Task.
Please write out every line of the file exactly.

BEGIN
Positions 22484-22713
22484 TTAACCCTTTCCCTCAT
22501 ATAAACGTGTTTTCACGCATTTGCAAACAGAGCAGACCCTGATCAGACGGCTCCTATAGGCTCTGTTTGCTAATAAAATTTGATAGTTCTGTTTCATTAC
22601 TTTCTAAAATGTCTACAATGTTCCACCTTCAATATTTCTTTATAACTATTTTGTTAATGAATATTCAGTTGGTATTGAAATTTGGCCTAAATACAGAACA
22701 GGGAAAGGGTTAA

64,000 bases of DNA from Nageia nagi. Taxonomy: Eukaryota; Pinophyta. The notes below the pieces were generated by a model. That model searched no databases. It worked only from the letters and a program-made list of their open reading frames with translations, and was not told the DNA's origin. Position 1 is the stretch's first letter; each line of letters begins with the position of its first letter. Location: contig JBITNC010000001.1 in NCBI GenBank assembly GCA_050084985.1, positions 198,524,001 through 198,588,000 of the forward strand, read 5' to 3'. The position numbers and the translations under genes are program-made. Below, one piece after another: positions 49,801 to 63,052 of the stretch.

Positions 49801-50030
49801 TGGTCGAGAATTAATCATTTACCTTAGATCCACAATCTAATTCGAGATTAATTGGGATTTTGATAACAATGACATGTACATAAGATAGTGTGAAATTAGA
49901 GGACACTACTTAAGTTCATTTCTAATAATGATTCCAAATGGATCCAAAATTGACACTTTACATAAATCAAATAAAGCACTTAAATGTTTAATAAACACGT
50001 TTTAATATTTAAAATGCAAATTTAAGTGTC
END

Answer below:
Positions 22484-22713
22484 TTAACCCTTTCCCTCAT
22501 ATAAACGTGTTTTCACGCATTTGCAAACAGAGCAGACCCTGATCAGACGGCTCCTATAGGCTCTGTTTGCTAATAAAATTTGATAGTTCTGTTTCATTAC
22601 TTTCTAAAATGTCTACAATGTTCCACCTTCAATATTTCTTTATAACTATTTTGTTAATGAATATTCAGTTGGTATTGAAATTTGGCCTAAATACAGAACA
22701 GGGAAAGGGTTAA

64,000 bases of DNA from Nageia nagi. Taxonomy: Eukaryota; Pinophyta. The notes below the pieces were generated by a model. That model searched no databases. It worked only from the letters and a program-made list of their open reading frames with translations, and was not told the DNA's origin. Position 1 is the stretch's first letter; each line of letters begins with the position of its first letter. Location: contig JBITNC010000001.1 in NCBI GenBank assembly GCA_050084985.1, positions 198,524,001 through 198,588,000 of the forward strand, read 5' to 3'. The position numbers and the translations under genes are program-made. Below, one piece after another: positions 49,801 to 63,052 of the stretch.

Positions 49801-50030
49801 TGGTCGAGAATTAATCATTTACCTTAGATCCACAATCTAATTCGAGATTAATTGGGATTTTGATAACAATGACATGTACATAAGATAGTGTGAAATTAGA
49901 GGACACTACTTAAGTTCATTTCTAATAATGATTCCAAATGGATCCAAAATTGACACTTTACATAAATCAAATAAAGCACTTAAATGTTTAATAAACACGT
50001 TTTAATATTTAAAATGCAAATTTAAGTGTC